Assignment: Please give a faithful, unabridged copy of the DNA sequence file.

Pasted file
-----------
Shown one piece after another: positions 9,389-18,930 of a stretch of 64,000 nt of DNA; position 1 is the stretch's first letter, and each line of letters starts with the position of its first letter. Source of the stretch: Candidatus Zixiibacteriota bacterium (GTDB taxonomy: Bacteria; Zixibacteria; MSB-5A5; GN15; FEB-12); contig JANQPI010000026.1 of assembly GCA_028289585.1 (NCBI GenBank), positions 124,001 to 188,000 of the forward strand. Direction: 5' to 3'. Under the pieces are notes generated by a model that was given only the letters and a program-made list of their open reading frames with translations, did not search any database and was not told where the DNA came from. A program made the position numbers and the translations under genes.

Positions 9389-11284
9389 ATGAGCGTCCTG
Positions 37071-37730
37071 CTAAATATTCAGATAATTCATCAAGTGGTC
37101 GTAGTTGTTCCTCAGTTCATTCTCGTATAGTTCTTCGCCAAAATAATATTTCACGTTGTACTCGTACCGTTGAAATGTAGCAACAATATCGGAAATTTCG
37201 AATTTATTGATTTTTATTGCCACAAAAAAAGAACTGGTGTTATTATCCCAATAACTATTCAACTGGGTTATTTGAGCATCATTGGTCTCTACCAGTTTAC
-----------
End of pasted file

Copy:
Shown one piece after another: positions 9,389-18,930 of a stretch of 64,000 nt of DNA; position 1 is the stretch's first letter, and each line of letters starts with the position of its first letter. Source of the stretch: Candidatus Zixiibacteriota bacterium (GTDB taxonomy: Bacteria; Zixibacteria; MSB-5A5; GN15; FEB-12); contig JANQPI010000026.1 of assembly GCA_028289585.1 (NCBI GenBank), positions 124,001 to 188,000 of the forward strand. Direction: 5' to 3'. Under the pieces are notes generated by a model that was given only the letters and a program-made list of their open reading frames with translations, did not search any database and was not told where the DNA came from. A program made the position numbers and the translations under genes.

Positions 9389-11284
9389 ATGAGCGTCCTG
Positions 37071-37730
37071 CTAAATATTCAGATAATTCATCAAGTGGTC
37101 GTAGTTGTTCCTCAGTTCATTCTCGTATAGTTCTTCGCCAAAATAATATTTCACGTTGTACTCGTACCGTTGAAATGTAGCAACAATATCGGAAATTTCG
37201 AATTTATTGATTTTTATTGCCACAAAAAAAGAACTGGTGTTATTATCCCAATAACTATTCAACTGGGTTATTTGAGCATCATTGGTCTCTACCAGTTTAC